Don’t Talk to Strangers at the Gym

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In the spirit of Don’t Fart in Spin Class, this post is brought to you by an irritating personal experience at the gym this morning and regards gym etiquette. Let me set this up for you: I have a membership to the very nice, newly renovated fitness center on campus. I arrive the moment the doors open at 6:30 am so I can get my workout in before I start my day (also because I have to compete with the frat bros for my favorite squat rack, so there’s that too). This morning I was doing a HIIT (High Intensity Interval Training) sequence to work on speed, power and agility. I was doing the second half of my workout, currently in the third and final round of:  Continue reading

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It’s past 11 pm. According to my calculations, I should be deep into REM sleep by now. All of my things are ready: my gym bag is packed, my breakfast and lunch are sitting side by side in the humming darkness of my refrigerator. My teeth are brushed. But here I am. Wide awake.

Sometimes things don’t go the way we want them to. I could fill this white page with the clichés: you make plans and the universe laughs at them. Or something like that. It’s been a long time since I’ve felt a true aching need to tap tap tap on my keyboard, illuminated by the glare of my computer screen in my dark bedroom and let the words flow out of my fingertips. A loooong time. I’ll tell you something: I used to write a lot. When I couldn’t sleep, I would sit propped up in bed, a spiral notebook and a ballpoint pen, writing until I finally fell asleep, hoping that I didn’t wake up with ink stains on my bed sheets. When the words built up behind my tongue and buzzed up and down my nerves trying to tumble out, I would commit them to paper. When it seemed nothing made sense, or my mind wouldn’t quiet itself, with unspoken phrases pressing on my temples, I had to liberate my thoughts and manifest them somewhere physical. Spew them out. So let’s do this.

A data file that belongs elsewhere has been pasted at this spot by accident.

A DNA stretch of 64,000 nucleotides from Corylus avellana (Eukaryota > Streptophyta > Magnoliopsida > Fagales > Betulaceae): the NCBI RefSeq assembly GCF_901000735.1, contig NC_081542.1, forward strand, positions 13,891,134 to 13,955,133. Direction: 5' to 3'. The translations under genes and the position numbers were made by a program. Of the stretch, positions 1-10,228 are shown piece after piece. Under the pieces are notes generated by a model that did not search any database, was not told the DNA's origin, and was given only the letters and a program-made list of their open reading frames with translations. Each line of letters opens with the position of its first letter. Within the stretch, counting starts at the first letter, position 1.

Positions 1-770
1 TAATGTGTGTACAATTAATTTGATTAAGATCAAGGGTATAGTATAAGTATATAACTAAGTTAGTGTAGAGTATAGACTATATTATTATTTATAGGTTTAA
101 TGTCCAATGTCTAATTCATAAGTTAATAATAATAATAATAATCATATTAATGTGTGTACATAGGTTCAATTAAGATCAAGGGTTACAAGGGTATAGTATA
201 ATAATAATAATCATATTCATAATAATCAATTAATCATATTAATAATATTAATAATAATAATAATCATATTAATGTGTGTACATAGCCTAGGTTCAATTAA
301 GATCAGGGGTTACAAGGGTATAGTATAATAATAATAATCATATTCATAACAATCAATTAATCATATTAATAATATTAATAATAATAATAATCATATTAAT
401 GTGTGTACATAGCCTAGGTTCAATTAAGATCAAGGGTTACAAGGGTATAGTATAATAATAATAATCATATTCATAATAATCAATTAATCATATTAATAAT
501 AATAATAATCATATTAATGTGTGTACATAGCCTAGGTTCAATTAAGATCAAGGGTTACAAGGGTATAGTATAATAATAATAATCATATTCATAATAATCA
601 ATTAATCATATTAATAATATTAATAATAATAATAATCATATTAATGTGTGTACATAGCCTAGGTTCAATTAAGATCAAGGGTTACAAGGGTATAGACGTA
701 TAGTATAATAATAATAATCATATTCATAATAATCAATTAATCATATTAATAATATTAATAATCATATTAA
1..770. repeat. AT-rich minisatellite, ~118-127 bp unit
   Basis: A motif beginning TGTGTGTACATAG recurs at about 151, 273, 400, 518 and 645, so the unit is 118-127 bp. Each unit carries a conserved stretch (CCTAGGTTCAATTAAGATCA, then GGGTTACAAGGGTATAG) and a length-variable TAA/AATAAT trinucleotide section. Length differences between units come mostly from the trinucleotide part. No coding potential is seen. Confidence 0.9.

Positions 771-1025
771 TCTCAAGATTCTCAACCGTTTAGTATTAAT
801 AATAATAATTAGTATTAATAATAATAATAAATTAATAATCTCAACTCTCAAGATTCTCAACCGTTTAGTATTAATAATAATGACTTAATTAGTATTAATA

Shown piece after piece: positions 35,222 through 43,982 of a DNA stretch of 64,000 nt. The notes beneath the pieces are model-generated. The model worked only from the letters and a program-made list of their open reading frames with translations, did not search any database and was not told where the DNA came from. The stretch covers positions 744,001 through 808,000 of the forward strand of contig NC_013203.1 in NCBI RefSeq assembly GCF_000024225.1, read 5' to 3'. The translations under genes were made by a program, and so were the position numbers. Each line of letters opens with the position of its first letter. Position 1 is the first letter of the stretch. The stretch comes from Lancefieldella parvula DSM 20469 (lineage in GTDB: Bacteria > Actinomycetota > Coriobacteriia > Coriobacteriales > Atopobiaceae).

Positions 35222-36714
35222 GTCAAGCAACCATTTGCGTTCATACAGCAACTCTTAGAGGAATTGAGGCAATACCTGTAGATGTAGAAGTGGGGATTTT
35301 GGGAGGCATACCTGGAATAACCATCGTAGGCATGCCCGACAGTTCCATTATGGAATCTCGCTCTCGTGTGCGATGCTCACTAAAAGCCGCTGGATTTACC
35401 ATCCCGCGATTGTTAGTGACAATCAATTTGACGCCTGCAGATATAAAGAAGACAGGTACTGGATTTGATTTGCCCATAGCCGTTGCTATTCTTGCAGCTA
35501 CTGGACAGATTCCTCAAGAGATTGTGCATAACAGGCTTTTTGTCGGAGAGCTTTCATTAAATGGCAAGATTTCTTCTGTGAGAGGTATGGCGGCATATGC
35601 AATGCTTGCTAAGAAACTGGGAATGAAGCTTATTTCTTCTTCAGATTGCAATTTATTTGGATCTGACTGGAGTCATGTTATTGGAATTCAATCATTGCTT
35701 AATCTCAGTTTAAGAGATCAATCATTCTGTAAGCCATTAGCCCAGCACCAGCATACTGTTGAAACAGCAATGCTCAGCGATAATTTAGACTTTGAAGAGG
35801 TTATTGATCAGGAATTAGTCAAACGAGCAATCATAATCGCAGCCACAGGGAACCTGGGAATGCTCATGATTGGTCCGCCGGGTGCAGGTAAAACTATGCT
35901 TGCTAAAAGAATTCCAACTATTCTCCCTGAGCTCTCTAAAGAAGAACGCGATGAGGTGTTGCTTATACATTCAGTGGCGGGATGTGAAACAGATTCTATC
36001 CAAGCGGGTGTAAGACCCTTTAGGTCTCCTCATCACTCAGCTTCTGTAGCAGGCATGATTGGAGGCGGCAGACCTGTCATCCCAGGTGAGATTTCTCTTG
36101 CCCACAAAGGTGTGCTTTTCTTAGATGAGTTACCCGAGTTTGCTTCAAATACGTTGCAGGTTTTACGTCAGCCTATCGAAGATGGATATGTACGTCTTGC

While I was walking to retrieve my laptop out of my impeccably packed work bag, I was thinking of what to write to all of you. Part of me wanted to apologize for not creating new recipes frequently enough. Or providing my detailed workouts on a weekly basis to inspire your own workout/activity. Instead I want to climb right outside of the box and share a (non-vegan, non-active) slice of my real life: change.

Let’s recap. At the end of 2015, I quit my job, left my life behind in Boston, moved to a new state and started graduate school. The first and most immediate adjustment was not being in a real job anymore. No one here cares if you wear a t-shirt that last came out of your dresser in 2006, or roll into class without showering after taking an 8 am spin class. It is so unnatural to not be Ms. Bostonian Senior Scientist anymore – my hands were constantly fiddling, looking for some work to do. The first few days I was here I felt like I was playing hooky from work and would eventually get caught, my manager calling me into his office. Just typing it out – that I’m a student – continues to be so weird and so foreign to me. I still consider myself a working professional, and have to fight the ingrained need to dress in business casual in order to attend Dairy Foods Processing Lab just to learn how to make yogurt. The second, and much deeper adjustment was the quiet. No, I’m not just talking about the fact that I packed up all my sh*t and moved to the woods (I did, in fact). I’m talking about the time available to reflect. My days were always full in Boston, a constant, reassuring cycle – I had my friends, my job, my home – that I took great pleasure in. Leaving all of that was a jolt, a break in a comfortable routine, making room for something new to arise in its place. Here there is time, quiet, and space to reflect on where I am heading and the present that I am creating for myself. My main man Alan Watts really says it best. It has been ages since I’ve read any of his work, until I came across this quote: